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The ROT function rotates an image by an arbitrary amount. At the same time, it can magnify, demagnify, and/or translate an image.

Note: If you want to rotate an array by a multiple of 90 degrees, you should use the ROTATE function for faster results.

This routine is written in the IDL language. Its source code can be found in the file rot.pro in the lib subdirectory of the IDL distribution.


; Create a byte image:
; Display it:
; Rotate the image 33 degrees, magnify it 15 times, and use
; bilinear interpolation to make the output look nice:
B = ROT(A, 33, 1.5, /INTERP)
; Display the rotated image:


Result = ROT( A, Angle, [Mag, X0, Y0] [, /INTERP] [, CUBIC=value{-1 to 0}] [, MISSING=value] [, /PIVOT] )

Return Value

Returns the rotated and optionally transformed image.



The image array to be rotated. This array can be of any type, but must have two dimensions. The output image has the same dimensions and data type of the input image.


Angle of rotation in degrees clockwise.


An optional magnification factor. A value of 1.0 results in no change. A value greater than one performs magnification. A value less than one but greater than zero performs demagnification.


X subscript for the center of rotation. If omitted, X0 equals the number of columns in the image divided by 2.


Y subscript for the center of rotation. If omitted, Y0 equals the number of rows in the image divided by 2.



Set this keyword to use bilinear interpolation. The default is to use nearest neighbor sampling.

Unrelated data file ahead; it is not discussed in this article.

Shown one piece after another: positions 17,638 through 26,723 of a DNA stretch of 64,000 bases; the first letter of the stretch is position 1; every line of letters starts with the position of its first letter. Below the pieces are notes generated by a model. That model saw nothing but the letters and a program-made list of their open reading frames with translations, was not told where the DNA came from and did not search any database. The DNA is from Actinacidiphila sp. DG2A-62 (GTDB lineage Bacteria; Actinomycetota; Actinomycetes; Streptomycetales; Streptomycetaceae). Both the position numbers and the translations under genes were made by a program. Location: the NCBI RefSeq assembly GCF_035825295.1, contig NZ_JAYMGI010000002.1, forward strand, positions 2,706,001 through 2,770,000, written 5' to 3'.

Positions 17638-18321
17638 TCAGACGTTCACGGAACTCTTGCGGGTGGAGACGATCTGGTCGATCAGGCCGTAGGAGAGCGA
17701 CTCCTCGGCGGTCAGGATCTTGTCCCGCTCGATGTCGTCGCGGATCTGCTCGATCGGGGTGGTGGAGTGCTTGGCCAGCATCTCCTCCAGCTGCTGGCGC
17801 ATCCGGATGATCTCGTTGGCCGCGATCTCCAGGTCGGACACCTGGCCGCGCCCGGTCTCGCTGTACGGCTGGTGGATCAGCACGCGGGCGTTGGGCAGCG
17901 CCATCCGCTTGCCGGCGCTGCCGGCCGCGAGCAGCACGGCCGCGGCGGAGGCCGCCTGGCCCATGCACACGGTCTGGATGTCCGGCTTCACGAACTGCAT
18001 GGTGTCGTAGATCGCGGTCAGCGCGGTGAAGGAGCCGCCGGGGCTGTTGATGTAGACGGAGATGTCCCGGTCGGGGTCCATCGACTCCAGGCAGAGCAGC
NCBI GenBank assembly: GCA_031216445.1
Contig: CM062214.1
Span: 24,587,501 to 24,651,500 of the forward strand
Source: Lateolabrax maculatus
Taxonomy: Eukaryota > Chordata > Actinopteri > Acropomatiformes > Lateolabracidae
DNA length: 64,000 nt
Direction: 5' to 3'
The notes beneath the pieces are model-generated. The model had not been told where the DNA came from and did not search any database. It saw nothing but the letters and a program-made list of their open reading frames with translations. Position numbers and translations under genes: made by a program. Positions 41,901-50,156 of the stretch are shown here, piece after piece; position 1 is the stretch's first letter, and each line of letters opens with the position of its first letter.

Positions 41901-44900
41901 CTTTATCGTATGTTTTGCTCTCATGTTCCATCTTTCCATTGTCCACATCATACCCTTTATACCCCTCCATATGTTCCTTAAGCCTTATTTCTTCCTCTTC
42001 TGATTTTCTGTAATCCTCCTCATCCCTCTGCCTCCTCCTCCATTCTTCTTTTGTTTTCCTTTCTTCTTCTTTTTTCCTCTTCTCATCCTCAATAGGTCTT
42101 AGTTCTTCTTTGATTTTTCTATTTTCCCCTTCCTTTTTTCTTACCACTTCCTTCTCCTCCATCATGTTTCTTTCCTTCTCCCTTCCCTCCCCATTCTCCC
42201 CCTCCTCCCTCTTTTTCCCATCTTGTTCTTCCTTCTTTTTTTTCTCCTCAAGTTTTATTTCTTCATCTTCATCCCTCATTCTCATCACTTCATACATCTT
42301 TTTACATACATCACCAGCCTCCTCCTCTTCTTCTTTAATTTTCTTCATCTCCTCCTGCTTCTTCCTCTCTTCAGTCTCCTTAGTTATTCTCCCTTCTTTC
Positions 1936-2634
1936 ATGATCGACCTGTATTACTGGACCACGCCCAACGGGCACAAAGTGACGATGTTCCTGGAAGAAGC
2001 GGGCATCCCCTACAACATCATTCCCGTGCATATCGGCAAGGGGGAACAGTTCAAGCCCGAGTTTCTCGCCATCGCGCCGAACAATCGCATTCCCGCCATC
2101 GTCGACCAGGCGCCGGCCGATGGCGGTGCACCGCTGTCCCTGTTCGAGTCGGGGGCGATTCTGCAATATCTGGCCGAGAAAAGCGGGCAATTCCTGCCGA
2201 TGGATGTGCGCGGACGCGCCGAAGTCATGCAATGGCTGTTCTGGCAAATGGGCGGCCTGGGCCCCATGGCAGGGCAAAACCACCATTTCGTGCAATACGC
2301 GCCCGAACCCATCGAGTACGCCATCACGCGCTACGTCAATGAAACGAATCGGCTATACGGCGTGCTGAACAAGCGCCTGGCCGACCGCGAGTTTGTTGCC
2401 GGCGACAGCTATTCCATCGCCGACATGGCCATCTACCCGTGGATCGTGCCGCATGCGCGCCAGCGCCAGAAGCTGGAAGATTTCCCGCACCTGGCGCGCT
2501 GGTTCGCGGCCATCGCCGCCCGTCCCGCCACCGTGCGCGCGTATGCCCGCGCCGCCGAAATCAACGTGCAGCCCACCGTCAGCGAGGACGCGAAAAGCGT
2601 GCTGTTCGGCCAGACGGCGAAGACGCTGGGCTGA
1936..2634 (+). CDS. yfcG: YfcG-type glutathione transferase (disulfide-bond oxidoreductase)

Set this keyword to a value between -1 and 0 to use the cubic convolution interpolation method with the specified value as the interpolation parameter. Setting this keyword equal to a value greater than zero specifies a value of -1 for the interpolation parameter. Park and Schowengerdt (see reference below) suggest that a value of -0.5 significantly improves the reconstruction properties of this algorithm.

Cubic convolution is an interpolation method that closely approximates the theoretically optimum sinc interpolation function using cubic polynomials. According to sampling theory, details of which are beyond the scope of this document, if the original signal, f, is a band-limited signal, with no frequency component larger than ω0, and f is sampled with spacing less than or equal to 1/(2ω0), then f can be reconstructed by convolving with a sinc function: sinc(x) = sin(πx) / (πx).

In the one-dimensional case, four neighboring points are used, while in the two-dimensional case 16 points are used.

Note: Cubic convolution interpolation is significantly slower than bilinear interpolation.

For further details see:

Rifman, S.S. and McKinnon, D.M., “Evaluation of Digital Correction Techniques for ERTS Images; Final Report”, Report 20634-6003-TU-00, TRW Systems, Redondo Beach, CA, July 1974.

S. Park and R. Schowengerdt, 1983 “Image Reconstruction by Parametric Cubic Convolution”, Computer Vision, Graphics & Image Processing 23, 256.


Set this keyword to a value to be substituted for pixels in the output image that map outside the input image.


Set this keyword to cause the image to pivot around the point (X0, Y0) so that this point maps into the same point in the output image. By default, the point (X0, Y0) in the input image is mapped into the center of the output image.

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